As of 2020, there 82.4 million people across the globe who were considered ‘forcibly displaced’ – this was due to a combination of persecution, conflict and war, violence, human rights violations and events that seriously disturbed public order. Of those, nearly 21 million people were classified as refugees. That number has been rising steadily in the past decade, and it seems that we’re looking at even sharper increases coming in 2022. This month, we’re taking a look at the struggles of refugees and donating to the The International Rescue Committee, an organization providing resources to refugees fleeing countries facing humanitarian crisis.
Children are more likely to be forcibly displaced than adults – they make up 42 percent of the displaced population worldwide. It’s probably pretty obvious that becoming a refugee can cause major disruption in a child’s life, but it can affect them in ways we may not think about initially. Suddenly getting cut off to access to quality education can have ripple effects that span a lifetime. Their responsibilities in the family may dramatically increase as parents need to focus on basic survival needs. Depending on where refugees are being hosted, either temporarily or more permanently, they may very well be treated as outsiders by the kids and adults living there already.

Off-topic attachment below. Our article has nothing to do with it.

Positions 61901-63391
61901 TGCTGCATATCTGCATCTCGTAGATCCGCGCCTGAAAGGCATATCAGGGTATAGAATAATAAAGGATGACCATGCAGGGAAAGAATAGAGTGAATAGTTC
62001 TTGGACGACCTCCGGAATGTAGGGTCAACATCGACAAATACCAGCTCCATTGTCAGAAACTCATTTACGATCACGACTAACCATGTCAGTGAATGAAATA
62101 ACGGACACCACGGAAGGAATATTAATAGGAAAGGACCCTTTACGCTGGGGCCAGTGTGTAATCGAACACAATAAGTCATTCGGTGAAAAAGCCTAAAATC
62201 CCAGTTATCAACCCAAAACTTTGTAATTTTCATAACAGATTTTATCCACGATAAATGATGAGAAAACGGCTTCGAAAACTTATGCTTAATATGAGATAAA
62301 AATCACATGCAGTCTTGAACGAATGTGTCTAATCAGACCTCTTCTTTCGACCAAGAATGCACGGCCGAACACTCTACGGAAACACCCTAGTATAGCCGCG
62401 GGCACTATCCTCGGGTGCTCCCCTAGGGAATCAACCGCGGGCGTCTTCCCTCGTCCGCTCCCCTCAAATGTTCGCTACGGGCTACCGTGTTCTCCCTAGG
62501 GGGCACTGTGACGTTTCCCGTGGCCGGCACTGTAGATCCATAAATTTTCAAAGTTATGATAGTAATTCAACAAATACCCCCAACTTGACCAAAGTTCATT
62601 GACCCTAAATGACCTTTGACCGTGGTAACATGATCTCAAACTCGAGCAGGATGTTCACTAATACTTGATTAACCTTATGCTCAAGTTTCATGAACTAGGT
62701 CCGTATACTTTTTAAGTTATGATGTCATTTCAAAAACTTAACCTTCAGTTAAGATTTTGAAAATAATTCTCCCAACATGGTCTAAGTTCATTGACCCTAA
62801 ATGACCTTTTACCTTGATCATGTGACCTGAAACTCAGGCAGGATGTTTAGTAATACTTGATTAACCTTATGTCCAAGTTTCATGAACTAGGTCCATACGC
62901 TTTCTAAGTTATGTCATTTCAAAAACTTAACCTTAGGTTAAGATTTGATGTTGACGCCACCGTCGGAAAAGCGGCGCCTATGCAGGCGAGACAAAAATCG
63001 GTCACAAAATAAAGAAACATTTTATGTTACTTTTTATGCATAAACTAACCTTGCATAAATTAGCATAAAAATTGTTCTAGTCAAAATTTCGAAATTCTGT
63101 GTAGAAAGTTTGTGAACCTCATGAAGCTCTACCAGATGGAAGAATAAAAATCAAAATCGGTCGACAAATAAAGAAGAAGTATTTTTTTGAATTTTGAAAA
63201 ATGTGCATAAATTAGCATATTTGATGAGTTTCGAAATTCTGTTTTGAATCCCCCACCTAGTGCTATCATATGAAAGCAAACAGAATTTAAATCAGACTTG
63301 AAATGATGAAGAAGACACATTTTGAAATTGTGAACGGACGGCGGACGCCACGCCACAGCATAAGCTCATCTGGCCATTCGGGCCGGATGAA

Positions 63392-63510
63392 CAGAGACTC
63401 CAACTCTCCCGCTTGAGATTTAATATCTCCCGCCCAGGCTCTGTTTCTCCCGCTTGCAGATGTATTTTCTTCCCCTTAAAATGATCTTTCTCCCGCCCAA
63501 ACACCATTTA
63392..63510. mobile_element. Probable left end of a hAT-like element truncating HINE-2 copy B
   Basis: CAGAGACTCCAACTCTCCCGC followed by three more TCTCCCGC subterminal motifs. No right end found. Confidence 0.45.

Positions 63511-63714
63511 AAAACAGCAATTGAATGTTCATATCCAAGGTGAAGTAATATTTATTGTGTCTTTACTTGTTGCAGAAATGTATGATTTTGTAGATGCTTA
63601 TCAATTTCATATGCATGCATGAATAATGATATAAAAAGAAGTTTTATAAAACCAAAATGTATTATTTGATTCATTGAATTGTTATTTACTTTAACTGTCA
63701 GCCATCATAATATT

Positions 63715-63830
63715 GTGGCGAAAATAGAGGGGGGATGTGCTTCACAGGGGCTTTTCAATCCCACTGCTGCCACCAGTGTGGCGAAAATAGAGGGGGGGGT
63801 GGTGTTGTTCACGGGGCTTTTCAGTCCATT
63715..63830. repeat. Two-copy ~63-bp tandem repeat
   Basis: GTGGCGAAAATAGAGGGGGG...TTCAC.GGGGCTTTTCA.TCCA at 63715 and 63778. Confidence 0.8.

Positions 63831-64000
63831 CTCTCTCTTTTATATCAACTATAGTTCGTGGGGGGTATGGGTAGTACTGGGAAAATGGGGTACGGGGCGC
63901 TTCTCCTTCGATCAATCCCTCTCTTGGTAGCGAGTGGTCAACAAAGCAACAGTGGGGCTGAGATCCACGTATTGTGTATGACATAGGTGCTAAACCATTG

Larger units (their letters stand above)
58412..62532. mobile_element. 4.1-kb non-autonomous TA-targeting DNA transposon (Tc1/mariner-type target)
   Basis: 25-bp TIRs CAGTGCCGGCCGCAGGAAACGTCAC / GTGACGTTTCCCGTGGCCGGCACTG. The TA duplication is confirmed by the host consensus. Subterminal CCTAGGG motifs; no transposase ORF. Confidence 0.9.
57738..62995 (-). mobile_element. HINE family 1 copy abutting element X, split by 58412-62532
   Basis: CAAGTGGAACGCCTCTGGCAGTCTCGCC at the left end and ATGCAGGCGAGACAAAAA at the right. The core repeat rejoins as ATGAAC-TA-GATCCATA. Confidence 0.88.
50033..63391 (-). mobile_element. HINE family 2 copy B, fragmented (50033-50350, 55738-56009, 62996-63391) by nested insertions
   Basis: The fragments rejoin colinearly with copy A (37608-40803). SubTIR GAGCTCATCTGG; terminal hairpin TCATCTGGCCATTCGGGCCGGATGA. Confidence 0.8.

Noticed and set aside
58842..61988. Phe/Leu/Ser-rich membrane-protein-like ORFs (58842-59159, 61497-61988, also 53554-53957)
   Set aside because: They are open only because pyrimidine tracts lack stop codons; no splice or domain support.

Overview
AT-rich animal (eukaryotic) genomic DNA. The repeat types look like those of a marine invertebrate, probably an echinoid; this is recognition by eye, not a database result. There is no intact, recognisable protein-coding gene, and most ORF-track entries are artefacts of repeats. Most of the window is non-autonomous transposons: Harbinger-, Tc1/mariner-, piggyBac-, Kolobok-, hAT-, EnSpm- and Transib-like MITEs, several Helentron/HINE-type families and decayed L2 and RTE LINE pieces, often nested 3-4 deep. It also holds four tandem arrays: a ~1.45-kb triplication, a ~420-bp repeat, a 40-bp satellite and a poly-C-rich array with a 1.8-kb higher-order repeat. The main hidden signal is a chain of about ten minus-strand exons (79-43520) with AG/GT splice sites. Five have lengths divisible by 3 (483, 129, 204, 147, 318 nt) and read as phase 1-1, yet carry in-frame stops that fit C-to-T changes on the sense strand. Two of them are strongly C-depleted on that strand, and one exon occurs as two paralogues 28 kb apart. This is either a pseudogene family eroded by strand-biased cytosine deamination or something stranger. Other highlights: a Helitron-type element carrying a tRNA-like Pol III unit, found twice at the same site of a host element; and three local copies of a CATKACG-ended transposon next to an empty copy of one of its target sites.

Finding a New Home
For people and families that are permanently fleeing their original home, finding a new one can be challenging. They face refugee quotas and caps in other places, a shortage of resources and countless barriers to settling down safely. Refugees may not get much of a say in where they end up, and their temporary new home might not be an option for long term living. Imagine attempting to learn a new foreign language without even knowing whether you’ll still be in that same country the next year.
Dangers in Becoming a Refugee
For those who are attempting to leave their country of origin, the process of escaping may be quite dangerous. Depending on the reason for fleeing, they may face roadblocks imposed by their own country. Refugees are especially vulnerable to sex and labor exploitation, too. Refugee camps in the receiving countries may not always be the safest, either.
How to Help
There are countless organizations providing aid to refugees, both those currently attempting to flee as well as ones that have successfully left their country. Having resources available for them in receiving countries can significantly help. There is often an outpouring of support for sudden terrible events, such as a newly initiated war, but remember that these issues persist even if they’re not on the front pages of every newspaper. Moreover, refugees fleeing their country need places to safely land, so if you’re aware of any resettlements happening in your area, consider ways to make them feel more welcome.